When I was a kid, many of us had NASA space photography posters in our rooms. Astronauts were cool and we were the leading nation for space exploration. So much has changed for successive generations. Viewers can recapture a taste of the idealism and optimism we have lost in Emmanuel Vaughan-Lee’s short documentary Earthrise, which screens during the 2018 Tribeca Film Festival.
The three-man crew of Apollo 8 make it clear nobody had given any prior thought to taking photos of the Earth from space. When designated camera man Bob Anders had time, he was supposed to focus on the Moon, especially while passing behind the dark side. Of course, their plans changed when they started to take in the stunning sight of our blue planet. Yet, it was the sight of the Earth rising above the Moon’s horizon as they emerged from the Moon’s shadow that would become one of NASA’s most defining and iconic images.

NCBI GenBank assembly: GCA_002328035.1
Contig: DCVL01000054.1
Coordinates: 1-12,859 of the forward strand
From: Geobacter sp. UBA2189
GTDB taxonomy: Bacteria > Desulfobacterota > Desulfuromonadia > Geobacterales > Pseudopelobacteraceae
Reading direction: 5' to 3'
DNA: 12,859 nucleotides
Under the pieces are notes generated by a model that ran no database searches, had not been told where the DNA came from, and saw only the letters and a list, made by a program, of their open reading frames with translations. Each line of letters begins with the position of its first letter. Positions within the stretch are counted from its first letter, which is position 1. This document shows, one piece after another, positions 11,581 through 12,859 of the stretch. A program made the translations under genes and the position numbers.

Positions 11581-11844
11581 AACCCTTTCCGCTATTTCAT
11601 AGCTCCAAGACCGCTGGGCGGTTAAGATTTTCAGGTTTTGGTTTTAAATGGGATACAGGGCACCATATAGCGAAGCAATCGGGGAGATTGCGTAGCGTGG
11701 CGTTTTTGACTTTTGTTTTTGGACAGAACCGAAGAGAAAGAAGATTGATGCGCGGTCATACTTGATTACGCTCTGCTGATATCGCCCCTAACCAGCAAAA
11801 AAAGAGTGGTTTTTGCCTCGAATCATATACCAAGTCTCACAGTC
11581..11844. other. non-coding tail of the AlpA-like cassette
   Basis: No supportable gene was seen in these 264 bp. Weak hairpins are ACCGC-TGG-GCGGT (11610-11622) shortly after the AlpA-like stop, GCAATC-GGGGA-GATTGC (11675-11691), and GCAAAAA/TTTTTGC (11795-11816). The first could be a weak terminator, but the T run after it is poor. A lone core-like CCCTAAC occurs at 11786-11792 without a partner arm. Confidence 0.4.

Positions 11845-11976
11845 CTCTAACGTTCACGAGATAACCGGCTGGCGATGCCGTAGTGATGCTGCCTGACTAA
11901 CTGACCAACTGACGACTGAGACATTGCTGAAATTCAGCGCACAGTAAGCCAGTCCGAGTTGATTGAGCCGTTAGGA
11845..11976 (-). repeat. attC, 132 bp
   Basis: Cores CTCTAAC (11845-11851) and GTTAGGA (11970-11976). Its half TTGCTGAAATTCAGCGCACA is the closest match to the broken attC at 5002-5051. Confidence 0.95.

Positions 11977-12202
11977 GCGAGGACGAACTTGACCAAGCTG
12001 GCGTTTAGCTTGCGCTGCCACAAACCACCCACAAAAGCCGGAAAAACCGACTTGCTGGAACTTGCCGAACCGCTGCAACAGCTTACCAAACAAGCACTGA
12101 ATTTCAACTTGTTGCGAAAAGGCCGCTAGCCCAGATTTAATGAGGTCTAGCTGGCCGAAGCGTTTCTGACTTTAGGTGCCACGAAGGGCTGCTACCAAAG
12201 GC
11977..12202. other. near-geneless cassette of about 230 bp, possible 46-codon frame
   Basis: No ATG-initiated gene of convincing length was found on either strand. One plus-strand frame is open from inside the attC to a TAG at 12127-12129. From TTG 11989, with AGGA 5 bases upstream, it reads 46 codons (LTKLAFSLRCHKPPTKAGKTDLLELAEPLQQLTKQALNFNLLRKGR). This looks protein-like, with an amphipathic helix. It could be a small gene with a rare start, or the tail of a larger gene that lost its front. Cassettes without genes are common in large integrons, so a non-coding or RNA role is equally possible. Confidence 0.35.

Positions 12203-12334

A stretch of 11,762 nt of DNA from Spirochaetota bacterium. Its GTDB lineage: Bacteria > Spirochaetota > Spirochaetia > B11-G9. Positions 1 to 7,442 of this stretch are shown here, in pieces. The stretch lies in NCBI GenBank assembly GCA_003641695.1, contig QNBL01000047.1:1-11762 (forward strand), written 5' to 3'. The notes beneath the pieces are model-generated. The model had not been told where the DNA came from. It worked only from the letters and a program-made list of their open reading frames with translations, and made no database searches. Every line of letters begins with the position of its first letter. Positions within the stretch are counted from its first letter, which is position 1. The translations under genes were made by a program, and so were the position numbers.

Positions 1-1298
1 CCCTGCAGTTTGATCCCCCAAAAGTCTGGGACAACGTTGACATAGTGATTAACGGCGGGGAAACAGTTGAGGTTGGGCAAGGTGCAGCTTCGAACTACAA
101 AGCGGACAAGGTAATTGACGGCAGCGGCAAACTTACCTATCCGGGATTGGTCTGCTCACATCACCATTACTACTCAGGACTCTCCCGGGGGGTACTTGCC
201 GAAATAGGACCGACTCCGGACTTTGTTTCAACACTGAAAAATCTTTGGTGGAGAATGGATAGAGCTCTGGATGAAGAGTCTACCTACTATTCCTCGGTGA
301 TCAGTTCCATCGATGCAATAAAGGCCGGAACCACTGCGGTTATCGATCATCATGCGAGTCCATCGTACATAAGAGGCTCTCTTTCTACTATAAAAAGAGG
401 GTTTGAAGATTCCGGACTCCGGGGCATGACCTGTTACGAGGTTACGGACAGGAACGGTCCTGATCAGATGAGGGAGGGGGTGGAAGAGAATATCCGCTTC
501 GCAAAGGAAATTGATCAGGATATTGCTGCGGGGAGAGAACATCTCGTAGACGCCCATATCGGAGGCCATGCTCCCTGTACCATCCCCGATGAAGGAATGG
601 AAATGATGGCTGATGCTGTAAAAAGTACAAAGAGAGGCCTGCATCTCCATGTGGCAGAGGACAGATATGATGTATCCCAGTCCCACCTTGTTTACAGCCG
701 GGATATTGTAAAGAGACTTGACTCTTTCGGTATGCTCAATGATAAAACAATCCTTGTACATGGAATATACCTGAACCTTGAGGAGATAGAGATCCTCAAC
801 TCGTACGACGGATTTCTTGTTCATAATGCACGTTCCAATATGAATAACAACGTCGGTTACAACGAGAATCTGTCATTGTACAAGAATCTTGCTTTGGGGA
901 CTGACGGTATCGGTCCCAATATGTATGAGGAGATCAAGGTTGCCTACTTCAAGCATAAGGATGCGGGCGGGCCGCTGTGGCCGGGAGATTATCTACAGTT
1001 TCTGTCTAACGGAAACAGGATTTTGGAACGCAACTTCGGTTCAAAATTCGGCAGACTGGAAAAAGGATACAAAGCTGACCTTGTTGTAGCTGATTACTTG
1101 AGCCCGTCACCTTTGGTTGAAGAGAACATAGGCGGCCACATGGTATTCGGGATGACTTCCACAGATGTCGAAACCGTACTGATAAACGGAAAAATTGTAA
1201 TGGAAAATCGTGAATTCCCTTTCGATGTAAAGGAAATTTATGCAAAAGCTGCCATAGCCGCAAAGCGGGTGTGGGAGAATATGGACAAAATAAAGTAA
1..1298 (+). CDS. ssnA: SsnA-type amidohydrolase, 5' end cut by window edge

Earthrise is one of the mot poetic space docs ever produced, which makes it distinctive and cool. However, the film’s greatest merit is perhaps its poignant reminder of just how triumphant the now somewhat hazily remembered Apollo 8 mission was at the time. They were the first to leave Earth’s orbit and fully orbit the Moon—arguably the single biggest leap forward before the Apollo 11 Moon landing.
Vaughan-Lee includes long, thoughtful reflections from all three crew-members, Frank Borman, James Lovell, and William Anders, which also makes Earthrise a pretty significant film document. Their perspective is both humanistic and galactic.
Unfortunately, the film brings us back down to Earth when it accurately points out only twenty-four astronauts have experienced this spectacular Earthrise view. Vaughan-Lee leaves unsaid the cold hard truth that we currently do not have the capacity send manned spaceflights back to Moon or anywhere else beyond our atmosphere, but we will spell it out, because it needs to be emphasized. Regardless, Earthrise is a very well put together film that engages on emotional and cerebral levels. Very highly recommended, it screens again this afternoon (4/28) as part of the Home Sweet Home documentary shorts block, at this year’s Tribeca Film Festival.